Swimming Pools, Mom Suits, and Creator Dysmorphia

sunglasses girl swimming pool swimming

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Currently, I'm sitting at a local swimming pool. This was a choice made under great duress. I am, by nature, not a "pool person."  Because I am super fair complected, afraid of bugs, and easily annoyed by small children who don't belong to me, this makes sense. I am all for staying in my own lane. Couches. Books. Netflix. Central air. However, the tiny humans that belong to me have different ideas about how to spend our summer.

These babies of mine love water and sun and annoying children who belong to others, and they are less enthused by my sedentary way of life. So here we are. At the pool (aka my nightmare).


You see, in addition to the aforementioned reasons for avoiding pools, I have pretty much always struggled with extreme body image issues.


In college, I was diagnosed with Body Dysmorphic Disorder (BDD), which is far beyond low self-esteem. Characterized by severe anxiety and depression, BDD becomes a relentless preoccupation with a perceived or slight flaw. I have never talked about it because it is difficult to understand and explain.

Sometimes people hear someone who suffers from BDD, and because they don't see the problem themselves, it's annoying or sometimes insulting. You all have the skinny friend who holds up her shirt and pinches the tiniest amount of skin and announces to the group that she's obese. [Insert eyeroll]. I get it. It's super frustrating, but I also have suffered from repeated negative thoughts that were so much louder than reason or what other people told me in reassurance.

As we speak, I'm sitting here in my mom bathing suit (full tummy coverage with rouche-ing and matching skirt for those troublesome thighs) envying the bronzed, smooth, lean and flat that keep walking by.


Like seriously, did you come to the pool to just walk past me all day? Sheesh! I swear I can see a mother of four with a baby on her hip with zero cellulite or stretch marks. It defies logic. Sorcery must be involved.

Meanwhile, my flaws seemed to be magnified by the power of the sun and the reflection of the water. I totally missed a spot shaving, but I also have a weird razor burn rash situation. If my stomach were exposed, I might be able to convince you that I survived a deadly encounter with a grizzly rather than housing two, big-headed nine-pound babies to full term.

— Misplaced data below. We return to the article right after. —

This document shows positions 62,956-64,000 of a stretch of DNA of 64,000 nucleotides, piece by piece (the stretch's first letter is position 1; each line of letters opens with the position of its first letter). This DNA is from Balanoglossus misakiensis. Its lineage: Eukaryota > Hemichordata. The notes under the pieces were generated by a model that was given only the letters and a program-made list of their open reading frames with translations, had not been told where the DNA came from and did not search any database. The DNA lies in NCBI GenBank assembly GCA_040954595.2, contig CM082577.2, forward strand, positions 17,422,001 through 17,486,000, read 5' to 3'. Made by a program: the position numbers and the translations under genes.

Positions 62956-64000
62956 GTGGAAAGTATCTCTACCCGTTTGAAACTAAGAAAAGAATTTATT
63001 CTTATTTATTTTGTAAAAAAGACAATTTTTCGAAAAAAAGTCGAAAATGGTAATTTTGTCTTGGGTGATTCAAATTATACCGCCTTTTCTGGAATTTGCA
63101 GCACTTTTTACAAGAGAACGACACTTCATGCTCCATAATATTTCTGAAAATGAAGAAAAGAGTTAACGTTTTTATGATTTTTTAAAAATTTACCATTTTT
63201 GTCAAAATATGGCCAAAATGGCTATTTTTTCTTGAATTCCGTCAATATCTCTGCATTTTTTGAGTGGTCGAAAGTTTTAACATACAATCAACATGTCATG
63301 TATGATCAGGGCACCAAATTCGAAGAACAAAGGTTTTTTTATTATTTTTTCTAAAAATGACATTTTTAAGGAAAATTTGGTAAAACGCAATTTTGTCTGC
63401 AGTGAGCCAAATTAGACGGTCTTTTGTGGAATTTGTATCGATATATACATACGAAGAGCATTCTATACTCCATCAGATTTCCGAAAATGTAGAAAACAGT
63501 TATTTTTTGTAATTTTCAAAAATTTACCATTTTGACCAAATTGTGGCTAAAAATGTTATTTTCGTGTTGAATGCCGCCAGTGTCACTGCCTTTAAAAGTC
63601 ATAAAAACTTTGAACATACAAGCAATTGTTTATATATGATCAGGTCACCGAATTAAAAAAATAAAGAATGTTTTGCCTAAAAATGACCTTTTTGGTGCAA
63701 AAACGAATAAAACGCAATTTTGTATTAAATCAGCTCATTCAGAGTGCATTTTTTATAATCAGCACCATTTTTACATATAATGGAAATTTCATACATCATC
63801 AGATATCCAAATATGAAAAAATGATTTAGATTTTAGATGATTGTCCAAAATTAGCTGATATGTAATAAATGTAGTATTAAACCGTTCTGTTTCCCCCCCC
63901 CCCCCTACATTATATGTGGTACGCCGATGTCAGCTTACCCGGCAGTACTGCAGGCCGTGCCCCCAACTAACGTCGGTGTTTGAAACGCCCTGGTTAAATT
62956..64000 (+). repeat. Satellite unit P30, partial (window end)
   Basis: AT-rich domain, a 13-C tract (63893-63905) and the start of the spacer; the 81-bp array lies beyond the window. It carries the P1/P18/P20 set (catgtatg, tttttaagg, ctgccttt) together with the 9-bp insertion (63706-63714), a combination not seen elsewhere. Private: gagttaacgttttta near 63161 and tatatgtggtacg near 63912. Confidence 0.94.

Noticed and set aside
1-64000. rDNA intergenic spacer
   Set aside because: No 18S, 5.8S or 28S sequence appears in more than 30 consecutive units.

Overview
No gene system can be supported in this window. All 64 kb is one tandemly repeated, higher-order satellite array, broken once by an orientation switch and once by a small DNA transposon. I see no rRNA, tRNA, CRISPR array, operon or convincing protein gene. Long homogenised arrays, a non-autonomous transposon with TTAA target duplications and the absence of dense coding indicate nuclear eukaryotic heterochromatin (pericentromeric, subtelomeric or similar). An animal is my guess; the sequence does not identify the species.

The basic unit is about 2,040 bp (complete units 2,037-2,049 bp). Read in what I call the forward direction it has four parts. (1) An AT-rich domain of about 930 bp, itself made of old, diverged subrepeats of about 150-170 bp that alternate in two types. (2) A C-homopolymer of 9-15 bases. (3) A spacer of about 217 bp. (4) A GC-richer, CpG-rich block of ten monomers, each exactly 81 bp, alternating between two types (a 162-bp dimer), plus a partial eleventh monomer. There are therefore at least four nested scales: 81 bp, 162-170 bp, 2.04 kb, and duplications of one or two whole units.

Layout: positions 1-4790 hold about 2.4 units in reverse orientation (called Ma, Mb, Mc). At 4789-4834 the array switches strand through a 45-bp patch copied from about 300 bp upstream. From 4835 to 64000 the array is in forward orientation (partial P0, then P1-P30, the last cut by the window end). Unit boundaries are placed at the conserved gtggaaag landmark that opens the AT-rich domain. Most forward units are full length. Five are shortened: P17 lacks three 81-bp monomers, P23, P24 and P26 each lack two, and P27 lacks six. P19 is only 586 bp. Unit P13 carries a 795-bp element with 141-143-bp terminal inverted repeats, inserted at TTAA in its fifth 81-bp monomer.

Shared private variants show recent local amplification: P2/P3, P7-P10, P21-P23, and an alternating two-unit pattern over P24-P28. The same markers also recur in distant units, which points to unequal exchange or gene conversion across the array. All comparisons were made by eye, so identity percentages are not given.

It's almost impossible not to think: If I had the extra money, what part of me would I surgically alter first? Sadly, the list is long, folks. 


I think this self-loathing is relatively common for people (woman as well as men). I know it definitely runs in my family. Do I have a tiny great-grandmother who still attends Weight Watcher meetings? Yes, yes I do.  I don't blame those who have modeled unhealthy behavior for me. I empathize. I question where this generational struggle started?

At its root, it is fear that I am...that we are...not enough. Mentally, emotionally, spiritually...physically. It's Eve doubting God. Believing lies because she might be something more...have something more and better. That God is holding out, and we don't trust His design for our lives.


Another reason I don't talk about BDD is that I don't believe I actually have it. Creator Dysmorphia seems more accurate.


Let me explain. As always, I am operating from the vantage point that God did create me and everything and everyone else. He knew me. Formed me fearfully and wonderfully. He saw and sees the naked, raw, and unfiltered. He declares it good because He is good.

He is the designer, and I am His image bearer. His fingerprints and blood cover me, and His Spirit fills me despite any ingrown hairs, scars, or dimples.


The question remains: is He enough? Not my enoughness. Because on my own I won't ever be. My belief about who God is...His nature and goodness and how He sees me...is what reframes my thinking.

I speculate that every time my wandering heart cried out, "Am I enough?" He responded with, "Yes, but do you think I am enough?" It hurts to acknowledge that the answer was often a no.

This means I have work to do. Not surgical or at the gym, but the transforming of my mind. The tough task of taking thoughts captive. Trusting His word more than my eyes.


Because I have these tiny, pool-loving babies who adore me. They want to splash and slide and jump with me regardless of what I do or do not look like. They need to see me loving my Creator by loving His creation.  It seems daunting and impossible and bigger than what I am capable of.

Thank goodness we have a Creator who is undaunted, has a track record of doing the impossible, and is more than enough for all of us. So rock that mom suit or show off those battle scar stretch marks, but get out there and let the next generation see that He is enough.




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